I’ve long since wanted to visit the Long Man of Wilmington but, to be honest, on a recent visit, I was a little underwhelmed by him. The best advice is to view him from a distance – such as from the car park next to the Priory at the foot of the Downs. From this vantage point, the Long Man is enigmatic and mysterious. But walking up to his feet, you may find that he’s a little overshadowed (literally and figuratively) by the sheer majesty and magnetism of the views and the South Downs in this part of the world – especially at sunrise on a clear, crisp day. But perhaps that’s just me.
Who is the Long Man of Wilmington?
The Long Man of Wilmington is a 70 metre high chalk figure of a man holding two staves cut out from the turf on Windover Hill (part of the South Downs and not far from Polegate in East Sussex). He’s also described as one of the great mysteries of Sussex as nobody really knows who carved him out of the ground or why.
What they do know is that he is Europe’s largest portrayal of the human form. He dates back to at least 1710 when the surveyor John Rowley illustrated him. In 1766, William Burrell (of Knepp Castle fame) also made a drawing of him. As you might expect, local legend and stories abound: some theories have him downs as prehistoric, some say he is a representation of an actual giant killed on the same spot, and there is some evidence to suggest he was around in Roman times. Others maintain that he is the creation of a monk from the nearby Priory between the 11th and 15th centuries. Whilst some say he is an important symbol of fertility. To add to the sense of mystery, there are also stories that Windover Hill is haunted by black dogs.
The Long Man used to be much less visible than he is now (and only in certain light) until the Victorians marked him out more clearly. Now, he’s marked out with concrete blocks and is visible from some distance. He’s been owned by The Sussex Archaeological Society since 1925.
Walking the Long Man Way
There is an abundance of riches in this little corner of East Sussex which gives you all the more reason to visit. But let’s start with the walking! For this Long Man walk, you’ll need Ordnance Survey OL 25. Park at Wilmington Priory, just south of the village from where you can either pick up the Wealdway or the South Downs Way, or if you prefer, you could walk from Alfriston via the Wealdway. I chose the South Downs Way and walked from the car park, to the foot of the Long Man and then straight up to the top of the Downs and Windover Hill.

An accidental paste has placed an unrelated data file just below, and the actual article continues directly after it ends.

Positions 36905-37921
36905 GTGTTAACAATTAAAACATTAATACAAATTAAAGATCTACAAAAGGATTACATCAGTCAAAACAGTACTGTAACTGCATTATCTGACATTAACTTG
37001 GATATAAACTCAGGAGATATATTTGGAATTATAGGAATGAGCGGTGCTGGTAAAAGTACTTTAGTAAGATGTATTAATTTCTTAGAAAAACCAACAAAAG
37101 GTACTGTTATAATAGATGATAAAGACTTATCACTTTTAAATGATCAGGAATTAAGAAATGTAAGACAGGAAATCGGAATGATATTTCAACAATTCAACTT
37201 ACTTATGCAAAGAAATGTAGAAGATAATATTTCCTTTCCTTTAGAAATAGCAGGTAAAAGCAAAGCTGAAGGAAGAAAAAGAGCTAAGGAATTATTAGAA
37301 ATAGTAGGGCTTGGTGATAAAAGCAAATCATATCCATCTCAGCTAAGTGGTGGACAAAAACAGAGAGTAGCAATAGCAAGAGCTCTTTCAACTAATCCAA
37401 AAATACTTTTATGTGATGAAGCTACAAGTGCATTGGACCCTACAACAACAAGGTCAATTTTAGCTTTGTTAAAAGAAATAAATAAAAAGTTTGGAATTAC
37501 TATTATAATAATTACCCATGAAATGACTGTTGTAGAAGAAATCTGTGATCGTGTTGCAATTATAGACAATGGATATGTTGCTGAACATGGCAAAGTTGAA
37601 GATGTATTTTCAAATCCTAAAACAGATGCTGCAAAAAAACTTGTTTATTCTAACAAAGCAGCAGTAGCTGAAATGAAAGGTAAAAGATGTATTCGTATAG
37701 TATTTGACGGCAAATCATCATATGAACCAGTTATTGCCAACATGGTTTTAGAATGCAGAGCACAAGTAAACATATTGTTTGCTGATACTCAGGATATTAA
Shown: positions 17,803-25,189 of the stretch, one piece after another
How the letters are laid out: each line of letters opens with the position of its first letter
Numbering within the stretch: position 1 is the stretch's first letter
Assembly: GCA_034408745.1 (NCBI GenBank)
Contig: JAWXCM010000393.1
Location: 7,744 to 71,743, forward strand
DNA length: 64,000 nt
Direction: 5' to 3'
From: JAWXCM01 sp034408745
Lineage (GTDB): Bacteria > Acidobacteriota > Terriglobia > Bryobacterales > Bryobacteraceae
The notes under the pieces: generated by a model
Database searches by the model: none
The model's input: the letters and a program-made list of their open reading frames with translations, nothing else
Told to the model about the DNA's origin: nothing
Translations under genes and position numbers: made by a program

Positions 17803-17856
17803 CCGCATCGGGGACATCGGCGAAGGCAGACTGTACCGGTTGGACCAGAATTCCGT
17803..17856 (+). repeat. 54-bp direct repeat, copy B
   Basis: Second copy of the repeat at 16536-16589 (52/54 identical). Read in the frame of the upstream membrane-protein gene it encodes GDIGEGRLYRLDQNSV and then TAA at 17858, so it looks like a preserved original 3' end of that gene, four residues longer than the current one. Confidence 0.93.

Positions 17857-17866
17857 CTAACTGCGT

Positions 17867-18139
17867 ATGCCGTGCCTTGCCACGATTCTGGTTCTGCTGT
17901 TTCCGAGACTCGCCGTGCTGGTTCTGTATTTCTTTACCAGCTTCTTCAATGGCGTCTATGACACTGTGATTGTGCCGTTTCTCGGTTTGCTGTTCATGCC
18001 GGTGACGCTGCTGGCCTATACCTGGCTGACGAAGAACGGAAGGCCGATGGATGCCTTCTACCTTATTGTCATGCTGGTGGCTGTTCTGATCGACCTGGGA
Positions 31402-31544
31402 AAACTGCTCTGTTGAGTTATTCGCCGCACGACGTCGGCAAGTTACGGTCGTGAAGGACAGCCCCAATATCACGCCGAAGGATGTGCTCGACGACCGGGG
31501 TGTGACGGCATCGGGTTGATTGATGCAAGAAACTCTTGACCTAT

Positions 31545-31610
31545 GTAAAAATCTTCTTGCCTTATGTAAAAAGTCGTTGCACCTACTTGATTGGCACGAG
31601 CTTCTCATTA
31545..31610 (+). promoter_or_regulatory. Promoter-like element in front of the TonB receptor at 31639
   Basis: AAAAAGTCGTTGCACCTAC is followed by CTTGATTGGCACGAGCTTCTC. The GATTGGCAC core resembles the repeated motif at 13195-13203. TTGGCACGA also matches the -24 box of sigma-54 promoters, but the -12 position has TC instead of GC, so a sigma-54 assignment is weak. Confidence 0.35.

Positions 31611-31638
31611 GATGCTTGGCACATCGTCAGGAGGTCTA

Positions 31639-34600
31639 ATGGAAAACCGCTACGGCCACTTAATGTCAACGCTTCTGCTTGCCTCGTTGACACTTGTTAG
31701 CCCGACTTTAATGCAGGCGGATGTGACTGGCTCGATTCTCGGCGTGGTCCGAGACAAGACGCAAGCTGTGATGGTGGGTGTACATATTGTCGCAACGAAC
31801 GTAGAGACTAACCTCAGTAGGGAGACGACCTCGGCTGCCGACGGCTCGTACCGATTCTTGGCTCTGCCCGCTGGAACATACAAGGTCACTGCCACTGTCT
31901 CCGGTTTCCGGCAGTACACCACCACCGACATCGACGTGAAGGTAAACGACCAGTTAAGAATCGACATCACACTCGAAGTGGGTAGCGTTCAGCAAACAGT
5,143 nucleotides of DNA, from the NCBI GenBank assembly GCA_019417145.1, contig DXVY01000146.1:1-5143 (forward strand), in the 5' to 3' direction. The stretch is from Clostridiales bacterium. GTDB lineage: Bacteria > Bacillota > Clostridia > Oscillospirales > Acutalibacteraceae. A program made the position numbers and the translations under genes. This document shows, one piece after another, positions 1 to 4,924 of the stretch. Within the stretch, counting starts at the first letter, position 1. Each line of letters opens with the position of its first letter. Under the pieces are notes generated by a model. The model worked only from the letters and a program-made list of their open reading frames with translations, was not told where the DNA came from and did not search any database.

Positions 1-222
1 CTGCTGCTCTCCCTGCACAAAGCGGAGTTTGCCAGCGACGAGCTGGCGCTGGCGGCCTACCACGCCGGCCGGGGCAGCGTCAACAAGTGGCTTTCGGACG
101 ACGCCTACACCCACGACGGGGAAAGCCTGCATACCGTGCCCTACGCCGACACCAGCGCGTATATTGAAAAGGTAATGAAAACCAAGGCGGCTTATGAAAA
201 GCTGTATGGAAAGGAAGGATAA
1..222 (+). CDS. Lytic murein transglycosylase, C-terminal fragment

If you get no further than this, you will still be richly rewarded. You have 360° views of Sussex spread out like a carpet before you and at sunrise … it feels like you’re on top of the world. It is utterly breathtaking and if you’ve brought your flask, just sit here a moment and take it all in!
From here, you can carry on along the crest of the Downs via Jevington Holt to Jevington village – home to the famous smuggling gang, or you can turn off the South Downs Way and head south past a curvaceous dyke and on to Lullington Heath Nature Reserve. At some point, you’ll pick up the Cuckmere Pilgrim Path which is well signed but isn’t marked on the map. For the intrepid explorer, keep heading south from Lullington to Friston Forest and Cuckmere Haven. For the less intrepid, like me, at Lullington Nature Reserve, bare right and then double back to Litlington hamlet and then onto Alfriston.
Or just turn right when you get to the road and walk back to the car park. I chose this route which was about 6.5 km but you do have to walk back along the lane.
Other points of interest
The walk I did will take you less than two hours, so you might want to use your time wisely and explore some of the local sights. These include the Rathfinny Wine Estate, the Long Man Brewery, The Old Clergy House, the Filching Motor Museum and Charleston Manor. And if you’re heading home west via the A27, you absolutely have to stop at what must be one of the best farm shops in the south east: Middle Farm Shop. It will be on your right and is hard to miss.